American Journal of Theoretical and Applied Business
Volume 6, Issue 4, December 2020, Pages: 66-71
Received: Oct. 31, 2020;
Accepted: Nov. 11, 2020;
Published: Nov. 19, 2020
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Fusheng Wang, School of Management, Harbin Institute of Technology, Harbin, China
Jieqiong Hu, School of Management, Harbin Institute of Technology, Harbin, China
Stock price crash is the extreme negative values of price distribution which can make investors suffer from huge losses and harm the stability of security market. Because of the heavy consequences, how to avoid stock price crash is a topic of significant importance. According to the “bad news hoarding” theory, transparency is a key determinant to restrain stock price crash risk. This is because transparent firms can fairly and comprehensively transfer information to investors, thus reduce the information asymmetry between the two parties. Internal control is an intergraded institutional arrangement and aims at improving reporting quality. In theory, internal control plays a role in impacting transparency and further affects stock price crash risk. Selecting companies listed on China’s main board from 2008 to 2019 and conducting mediating effect tests, this paper explores the mechanism on how internal control effectiveness influences stock price crash risk. Findings show that: (1) internal control effectiveness is negatively correlated to stock price crash risk; (2) internal control effectiveness is positively correlated to transparency; (3) transparency is negatively related to stock price crash risk; and (4) internal control effectiveness has a partial mediating effect on the relationship between internal control effectiveness and stock price crash risk. The findings indicate that effective internal control can decrease stock price crash risk via enhancing transparency. This paper extends extant literature by investigating the mechanism on how internal control effectiveness affects stock price crash in the emerging market of China.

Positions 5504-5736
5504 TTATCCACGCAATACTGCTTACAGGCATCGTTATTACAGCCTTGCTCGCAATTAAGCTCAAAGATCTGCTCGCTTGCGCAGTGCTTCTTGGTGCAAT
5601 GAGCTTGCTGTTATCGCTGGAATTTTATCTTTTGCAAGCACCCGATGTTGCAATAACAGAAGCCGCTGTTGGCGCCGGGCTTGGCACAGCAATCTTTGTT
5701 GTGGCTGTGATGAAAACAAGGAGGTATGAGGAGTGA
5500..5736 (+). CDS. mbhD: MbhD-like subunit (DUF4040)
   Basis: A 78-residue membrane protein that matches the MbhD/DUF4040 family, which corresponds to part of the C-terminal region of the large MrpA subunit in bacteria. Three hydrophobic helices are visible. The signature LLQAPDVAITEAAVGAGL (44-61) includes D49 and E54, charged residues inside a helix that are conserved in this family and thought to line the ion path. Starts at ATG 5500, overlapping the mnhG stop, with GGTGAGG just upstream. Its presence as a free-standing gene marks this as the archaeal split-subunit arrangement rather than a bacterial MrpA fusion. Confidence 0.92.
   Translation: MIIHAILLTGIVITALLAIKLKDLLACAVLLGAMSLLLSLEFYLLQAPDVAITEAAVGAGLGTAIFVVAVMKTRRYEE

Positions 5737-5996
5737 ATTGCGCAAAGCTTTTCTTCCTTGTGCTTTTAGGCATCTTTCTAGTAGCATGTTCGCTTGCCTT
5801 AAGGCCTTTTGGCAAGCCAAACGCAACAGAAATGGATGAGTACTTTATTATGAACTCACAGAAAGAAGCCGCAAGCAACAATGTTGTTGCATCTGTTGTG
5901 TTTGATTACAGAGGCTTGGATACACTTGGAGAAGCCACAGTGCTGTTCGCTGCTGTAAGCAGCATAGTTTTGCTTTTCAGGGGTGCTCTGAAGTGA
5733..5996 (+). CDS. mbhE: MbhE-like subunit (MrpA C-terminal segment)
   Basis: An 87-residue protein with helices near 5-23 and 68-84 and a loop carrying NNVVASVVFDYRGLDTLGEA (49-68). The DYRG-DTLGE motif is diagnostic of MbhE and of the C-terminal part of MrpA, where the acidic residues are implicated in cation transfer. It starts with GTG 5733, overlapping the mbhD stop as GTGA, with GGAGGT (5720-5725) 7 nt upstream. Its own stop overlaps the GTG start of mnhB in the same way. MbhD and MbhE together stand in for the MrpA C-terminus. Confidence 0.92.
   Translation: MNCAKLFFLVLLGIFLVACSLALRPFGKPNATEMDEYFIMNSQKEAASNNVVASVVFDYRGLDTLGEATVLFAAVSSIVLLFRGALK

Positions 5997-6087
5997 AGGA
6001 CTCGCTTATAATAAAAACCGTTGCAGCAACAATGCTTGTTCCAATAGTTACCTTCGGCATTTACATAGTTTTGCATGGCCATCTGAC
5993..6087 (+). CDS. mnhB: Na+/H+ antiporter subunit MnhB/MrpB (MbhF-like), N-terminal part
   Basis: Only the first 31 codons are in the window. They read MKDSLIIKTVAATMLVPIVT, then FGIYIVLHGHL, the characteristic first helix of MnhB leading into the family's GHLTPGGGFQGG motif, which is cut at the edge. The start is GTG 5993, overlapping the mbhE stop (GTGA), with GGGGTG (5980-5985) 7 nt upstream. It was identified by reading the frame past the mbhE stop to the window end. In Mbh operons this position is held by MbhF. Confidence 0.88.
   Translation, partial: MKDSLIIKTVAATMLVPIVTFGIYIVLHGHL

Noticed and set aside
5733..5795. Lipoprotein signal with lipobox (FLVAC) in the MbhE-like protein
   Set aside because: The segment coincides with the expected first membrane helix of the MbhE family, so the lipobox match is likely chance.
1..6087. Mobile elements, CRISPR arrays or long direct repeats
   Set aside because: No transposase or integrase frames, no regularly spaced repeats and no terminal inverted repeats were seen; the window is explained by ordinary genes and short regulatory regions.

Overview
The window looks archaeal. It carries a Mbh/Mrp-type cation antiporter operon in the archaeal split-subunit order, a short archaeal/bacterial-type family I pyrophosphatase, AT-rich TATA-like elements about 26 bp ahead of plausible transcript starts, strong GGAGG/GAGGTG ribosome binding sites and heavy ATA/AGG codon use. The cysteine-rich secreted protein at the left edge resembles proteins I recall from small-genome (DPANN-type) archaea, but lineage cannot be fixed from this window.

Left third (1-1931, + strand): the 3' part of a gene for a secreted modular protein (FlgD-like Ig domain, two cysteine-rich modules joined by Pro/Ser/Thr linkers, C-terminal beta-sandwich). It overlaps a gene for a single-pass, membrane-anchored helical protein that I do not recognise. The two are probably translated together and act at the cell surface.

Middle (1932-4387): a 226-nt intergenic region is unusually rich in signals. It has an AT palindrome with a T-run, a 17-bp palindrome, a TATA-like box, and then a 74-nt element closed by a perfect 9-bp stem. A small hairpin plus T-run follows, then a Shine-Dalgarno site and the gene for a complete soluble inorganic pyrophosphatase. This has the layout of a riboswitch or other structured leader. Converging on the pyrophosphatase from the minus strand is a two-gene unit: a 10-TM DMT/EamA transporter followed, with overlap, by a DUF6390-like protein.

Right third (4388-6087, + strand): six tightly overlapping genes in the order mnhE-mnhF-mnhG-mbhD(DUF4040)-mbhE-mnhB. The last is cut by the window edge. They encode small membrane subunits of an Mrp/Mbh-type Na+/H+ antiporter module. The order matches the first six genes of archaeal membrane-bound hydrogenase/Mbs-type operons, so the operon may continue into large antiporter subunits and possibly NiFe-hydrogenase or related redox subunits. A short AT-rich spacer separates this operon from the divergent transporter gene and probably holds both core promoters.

Internal Control Effectiveness and Stock Price Crash Risk: Evidence from China, American Journal of Theoretical and Applied Business.
Vol. 6, No. 4,
2020, pp. 66-71.
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